The characteristics of the MS patients assessed within the studies included in the systematic review are presented in Table 3. The included studies presented observations formulated in samples of various sizes—small samples of less than 50 participants [36,37], medium size sample of about 100 participants [35,38], or a large international sample [39,40]. The majority of studies were conducted in participants of about 30–40 years [35,36,37,38], but the largest international study included older participants of age almost 50 years old [39,40]. The majority of studies included patients with MS diagnosed based on McDonald criteria [35,36,37,38], sometimes accompanied by magnetic resonance imaging (MRI) results [36,37], but the largest international study was based on the self-reported information about MS diagnosis [39,40].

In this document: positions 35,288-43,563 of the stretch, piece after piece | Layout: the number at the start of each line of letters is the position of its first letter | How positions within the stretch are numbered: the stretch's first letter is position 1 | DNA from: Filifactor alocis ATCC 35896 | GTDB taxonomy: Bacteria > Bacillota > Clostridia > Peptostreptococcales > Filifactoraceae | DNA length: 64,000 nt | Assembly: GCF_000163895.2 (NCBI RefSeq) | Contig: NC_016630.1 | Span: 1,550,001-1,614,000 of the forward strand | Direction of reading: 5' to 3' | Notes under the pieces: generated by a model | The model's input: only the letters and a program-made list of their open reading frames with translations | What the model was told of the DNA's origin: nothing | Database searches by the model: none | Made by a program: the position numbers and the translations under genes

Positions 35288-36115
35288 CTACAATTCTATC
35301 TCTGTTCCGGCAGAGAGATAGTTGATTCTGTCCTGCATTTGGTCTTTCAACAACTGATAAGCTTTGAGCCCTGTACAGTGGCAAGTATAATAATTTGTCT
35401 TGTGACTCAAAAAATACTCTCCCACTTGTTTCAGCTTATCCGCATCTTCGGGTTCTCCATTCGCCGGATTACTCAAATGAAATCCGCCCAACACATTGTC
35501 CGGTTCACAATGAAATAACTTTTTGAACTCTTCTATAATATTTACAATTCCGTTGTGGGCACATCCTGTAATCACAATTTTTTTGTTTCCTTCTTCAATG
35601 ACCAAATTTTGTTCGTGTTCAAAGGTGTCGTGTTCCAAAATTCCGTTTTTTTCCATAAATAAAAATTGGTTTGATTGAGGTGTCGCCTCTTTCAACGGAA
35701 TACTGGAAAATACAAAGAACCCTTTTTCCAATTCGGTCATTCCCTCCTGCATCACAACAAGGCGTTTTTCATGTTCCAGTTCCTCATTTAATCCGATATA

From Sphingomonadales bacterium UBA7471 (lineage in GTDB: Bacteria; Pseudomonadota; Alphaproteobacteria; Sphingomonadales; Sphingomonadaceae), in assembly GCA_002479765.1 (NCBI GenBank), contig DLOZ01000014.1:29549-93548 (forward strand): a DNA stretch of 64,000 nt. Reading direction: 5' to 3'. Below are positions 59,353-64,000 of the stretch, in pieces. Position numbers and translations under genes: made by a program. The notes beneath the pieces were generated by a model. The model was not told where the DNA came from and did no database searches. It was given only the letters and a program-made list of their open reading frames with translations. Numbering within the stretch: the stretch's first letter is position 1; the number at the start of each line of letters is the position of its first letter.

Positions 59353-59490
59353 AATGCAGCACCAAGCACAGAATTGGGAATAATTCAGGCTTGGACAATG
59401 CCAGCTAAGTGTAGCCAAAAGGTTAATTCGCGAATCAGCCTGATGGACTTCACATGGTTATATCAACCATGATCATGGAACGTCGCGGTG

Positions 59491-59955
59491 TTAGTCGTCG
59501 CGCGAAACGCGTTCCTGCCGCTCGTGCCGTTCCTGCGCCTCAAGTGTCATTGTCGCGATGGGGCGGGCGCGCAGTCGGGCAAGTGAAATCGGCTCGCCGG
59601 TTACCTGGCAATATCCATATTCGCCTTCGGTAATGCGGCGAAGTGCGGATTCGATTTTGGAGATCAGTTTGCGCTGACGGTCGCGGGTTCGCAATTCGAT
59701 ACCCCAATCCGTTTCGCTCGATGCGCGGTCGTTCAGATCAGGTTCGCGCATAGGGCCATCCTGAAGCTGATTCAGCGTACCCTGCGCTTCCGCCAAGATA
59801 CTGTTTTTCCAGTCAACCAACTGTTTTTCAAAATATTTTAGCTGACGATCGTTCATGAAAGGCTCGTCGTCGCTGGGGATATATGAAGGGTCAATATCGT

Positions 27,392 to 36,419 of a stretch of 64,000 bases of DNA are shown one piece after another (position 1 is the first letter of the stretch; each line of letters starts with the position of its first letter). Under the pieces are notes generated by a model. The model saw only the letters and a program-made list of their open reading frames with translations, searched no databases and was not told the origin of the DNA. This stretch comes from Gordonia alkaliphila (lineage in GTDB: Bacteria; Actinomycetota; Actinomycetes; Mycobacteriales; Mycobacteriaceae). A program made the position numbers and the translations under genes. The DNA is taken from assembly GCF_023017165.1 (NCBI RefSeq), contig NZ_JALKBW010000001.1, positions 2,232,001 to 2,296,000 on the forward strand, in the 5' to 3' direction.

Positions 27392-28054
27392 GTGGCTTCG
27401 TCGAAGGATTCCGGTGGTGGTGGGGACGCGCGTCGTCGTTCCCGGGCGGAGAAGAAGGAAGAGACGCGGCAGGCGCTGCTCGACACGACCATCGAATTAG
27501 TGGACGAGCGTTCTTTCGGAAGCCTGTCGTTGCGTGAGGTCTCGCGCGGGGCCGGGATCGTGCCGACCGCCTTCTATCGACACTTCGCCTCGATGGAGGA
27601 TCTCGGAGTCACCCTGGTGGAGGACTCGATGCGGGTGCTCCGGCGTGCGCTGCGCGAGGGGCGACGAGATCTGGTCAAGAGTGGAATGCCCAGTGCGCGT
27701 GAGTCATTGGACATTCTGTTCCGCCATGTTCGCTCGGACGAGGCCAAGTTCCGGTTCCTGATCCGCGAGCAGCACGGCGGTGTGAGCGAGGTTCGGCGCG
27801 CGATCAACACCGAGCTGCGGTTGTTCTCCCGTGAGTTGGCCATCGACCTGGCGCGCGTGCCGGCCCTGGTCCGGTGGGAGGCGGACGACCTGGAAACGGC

The description of the vitamin D exposures applied within the studies and mental health outcomes assessed within the studies of MS patients included in the systematic review is presented in Table 4. The majority of studies presented defined vitamin D intervention in a population randomized against placebo [35,36] or not randomized [37,38], which were applied for various durations—from 4 weeks [36] to 12 months [37]. However, the largest international study [39,40] did not present a planned intervention, but compared patients declaring they applied vitamin D supplementation and those who did not declare it, and it verified the effect of the supplementation after 2.5 years. The mental health outcomes that were assessed, included quality of life [35,38,40], and depression/depressive symptoms [36,37,39], but also fatigue as an additional element [36,38].